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Robert T. Gunther, The astrolabe.  An extract from Astrolabes of the World (1932) pp.51-60.



THE recent discoveries of bygone civilizations at Ur and at other Mesopotamian sites might well give ground for hope that further evidence as to the scientific attainments of the earliest Wise Men of the East might be forthcoming. Unfortunately nothing remarkable in the way of astronomical instruments has as yet been found, but they must surely have filled some


Fig. 52.  Rough sketch of astronomical fragments from Nineveh.

place in a Babylonian astronomer's equipment. A most convincing argument has recently been developed by my friend Dr. Fotheringham,1 which shows that at least two Chaldaeans, Naburianos (c. 500 B.C.) and Cidenas or Kidinnu (383 B.C.) are entitled to places among the greatest of astronomers in view of the accuracy of their observations of lunar eclipses, and of their systems of computing the phases and motions of the Sun and Moon from observations that extended over centuries. There is testimony that some of the constants which were formerly regarded as discoveries of Hipparchus |52 were derived by him from Cidenas, and Dr. Fotheringham concludes that the Greeks took and used Chaldaean science, but gave nothing in return. The historic eclipse which served as the omen of the destruction of Ur, has been identified by Herr Schoch with the eclipse of March 3, 2283 B.C. Any evidence of instrumental methods is therefore of the highest interest, and, as a matter of fact, some engraved fragments were found by Layard in the Library at Kouyunyik which seem to be astronomical diagrams. It is from such a source that the ancestor of the astrolabe may come.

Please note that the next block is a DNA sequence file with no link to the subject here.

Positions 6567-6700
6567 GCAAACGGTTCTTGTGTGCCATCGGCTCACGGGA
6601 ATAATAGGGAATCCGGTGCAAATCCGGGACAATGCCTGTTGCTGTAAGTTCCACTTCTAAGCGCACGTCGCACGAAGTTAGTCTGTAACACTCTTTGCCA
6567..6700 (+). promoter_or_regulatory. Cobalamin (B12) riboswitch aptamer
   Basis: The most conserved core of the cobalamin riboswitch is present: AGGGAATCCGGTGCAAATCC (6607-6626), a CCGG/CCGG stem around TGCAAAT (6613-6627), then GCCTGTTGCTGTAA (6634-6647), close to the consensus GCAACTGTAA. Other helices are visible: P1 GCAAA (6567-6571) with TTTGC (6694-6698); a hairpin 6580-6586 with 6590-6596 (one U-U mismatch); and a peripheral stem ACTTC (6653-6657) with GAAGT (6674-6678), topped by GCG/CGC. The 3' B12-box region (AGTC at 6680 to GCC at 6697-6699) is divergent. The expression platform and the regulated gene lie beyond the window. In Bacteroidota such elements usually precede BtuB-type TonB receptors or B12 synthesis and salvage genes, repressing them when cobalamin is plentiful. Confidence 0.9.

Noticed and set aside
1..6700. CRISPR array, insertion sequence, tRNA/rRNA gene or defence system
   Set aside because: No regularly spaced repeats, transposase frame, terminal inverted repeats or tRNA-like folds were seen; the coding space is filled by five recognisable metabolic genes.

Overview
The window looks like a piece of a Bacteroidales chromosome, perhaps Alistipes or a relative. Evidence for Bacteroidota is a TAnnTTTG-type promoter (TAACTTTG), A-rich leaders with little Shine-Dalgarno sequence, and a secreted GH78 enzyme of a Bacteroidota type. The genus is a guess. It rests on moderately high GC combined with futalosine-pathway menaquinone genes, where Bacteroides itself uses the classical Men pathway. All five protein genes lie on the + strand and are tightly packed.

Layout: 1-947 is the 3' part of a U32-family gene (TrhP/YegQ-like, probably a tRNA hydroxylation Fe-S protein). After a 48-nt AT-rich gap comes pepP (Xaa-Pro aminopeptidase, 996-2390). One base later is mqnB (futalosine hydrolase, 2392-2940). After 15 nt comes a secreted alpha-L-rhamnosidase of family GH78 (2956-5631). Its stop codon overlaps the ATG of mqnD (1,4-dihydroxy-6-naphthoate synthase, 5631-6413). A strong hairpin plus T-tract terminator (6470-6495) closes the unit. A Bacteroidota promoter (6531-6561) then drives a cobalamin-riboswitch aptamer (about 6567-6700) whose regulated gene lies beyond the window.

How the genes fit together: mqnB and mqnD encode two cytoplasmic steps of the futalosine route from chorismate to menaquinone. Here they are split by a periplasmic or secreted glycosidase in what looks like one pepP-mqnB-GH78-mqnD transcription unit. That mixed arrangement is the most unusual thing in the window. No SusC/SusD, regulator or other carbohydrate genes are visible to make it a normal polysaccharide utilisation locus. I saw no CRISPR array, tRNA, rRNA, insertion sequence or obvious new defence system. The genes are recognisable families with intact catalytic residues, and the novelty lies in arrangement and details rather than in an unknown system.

It is therefore to be hoped that further excavation may yield less fragmentary examples, by means of which the use of these enigmatical star-plates (?) may be determined. In the meantime we may restate the widely-spread belief that the Sumerian mathematics and calendar, the division of the equator into 360 degrees, the division of the Zodiac into the 12 Signs, the constant use of the convenient number 60 at an early date, all imply the use of measuring instruments of no primitive order. |53 


Humanity cannot afford to lose out of its inheritance any part of the best work which has been done for it in the past. All that is most beautiful and most instructive in Greek achievement is our permanent possession; one which can be enjoyed without detriment to those other studies which modern life demands; one which no lapse of time can make obsolete, and which no multiplication of modern interests can make superfluous. --- R. C. Jebb